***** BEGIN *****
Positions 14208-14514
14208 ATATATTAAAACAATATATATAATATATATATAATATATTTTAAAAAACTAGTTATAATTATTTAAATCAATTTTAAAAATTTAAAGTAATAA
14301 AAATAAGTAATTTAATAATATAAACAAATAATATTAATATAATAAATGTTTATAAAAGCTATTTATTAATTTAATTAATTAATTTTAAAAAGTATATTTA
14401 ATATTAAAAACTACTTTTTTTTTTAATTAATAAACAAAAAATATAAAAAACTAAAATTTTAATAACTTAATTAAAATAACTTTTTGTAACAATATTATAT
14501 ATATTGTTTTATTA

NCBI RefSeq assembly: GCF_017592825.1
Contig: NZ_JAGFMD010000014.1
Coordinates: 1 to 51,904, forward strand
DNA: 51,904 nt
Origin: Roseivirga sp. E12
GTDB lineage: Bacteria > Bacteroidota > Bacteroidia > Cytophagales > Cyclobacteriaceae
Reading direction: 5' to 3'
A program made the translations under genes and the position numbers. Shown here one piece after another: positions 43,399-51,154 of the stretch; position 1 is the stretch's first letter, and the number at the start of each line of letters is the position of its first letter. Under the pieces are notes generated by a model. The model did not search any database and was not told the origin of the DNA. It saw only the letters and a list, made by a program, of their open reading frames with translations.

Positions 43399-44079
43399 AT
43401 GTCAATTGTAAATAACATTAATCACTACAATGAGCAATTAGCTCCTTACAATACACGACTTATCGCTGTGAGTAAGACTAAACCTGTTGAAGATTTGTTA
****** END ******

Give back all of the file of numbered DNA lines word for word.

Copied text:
Positions 14208-14514
14208 ATATATTAAAACAATATATATAATATATATATAATATATTTTAAAAAACTAGTTATAATTATTTAAATCAATTTTAAAAATTTAAAGTAATAA
14301 AAATAAGTAATTTAATAATATAAACAAATAATATTAATATAATAAATGTTTATAAAAGCTATTTATTAATTTAATTAATTAATTTTAAAAAGTATATTTA
14401 ATATTAAAAACTACTTTTTTTTTTAATTAATAAACAAAAAATATAAAAAACTAAAATTTTAATAACTTAATTAAAATAACTTTTTGTAACAATATTATAT
14501 ATATTGTTTTATTA

NCBI RefSeq assembly: GCF_017592825.1
Contig: NZ_JAGFMD010000014.1
Coordinates: 1 to 51,904, forward strand
DNA: 51,904 nt
Origin: Roseivirga sp. E12
GTDB lineage: Bacteria > Bacteroidota > Bacteroidia > Cytophagales > Cyclobacteriaceae
Reading direction: 5' to 3'
A program made the translations under genes and the position numbers. Shown here one piece after another: positions 43,399-51,154 of the stretch; position 1 is the stretch's first letter, and the number at the start of each line of letters is the position of its first letter. Under the pieces are notes generated by a model. The model did not search any database and was not told the origin of the DNA. It saw only the letters and a list, made by a program, of their open reading frames with translations.

Positions 43399-44079
43399 AT
43401 GTCAATTGTAAATAACATTAATCACTACAATGAGCAATTAGCTCCTTACAATACACGACTTATCGCTGTGAGTAAGACTAAACCTGTTGAAGATTTGTTA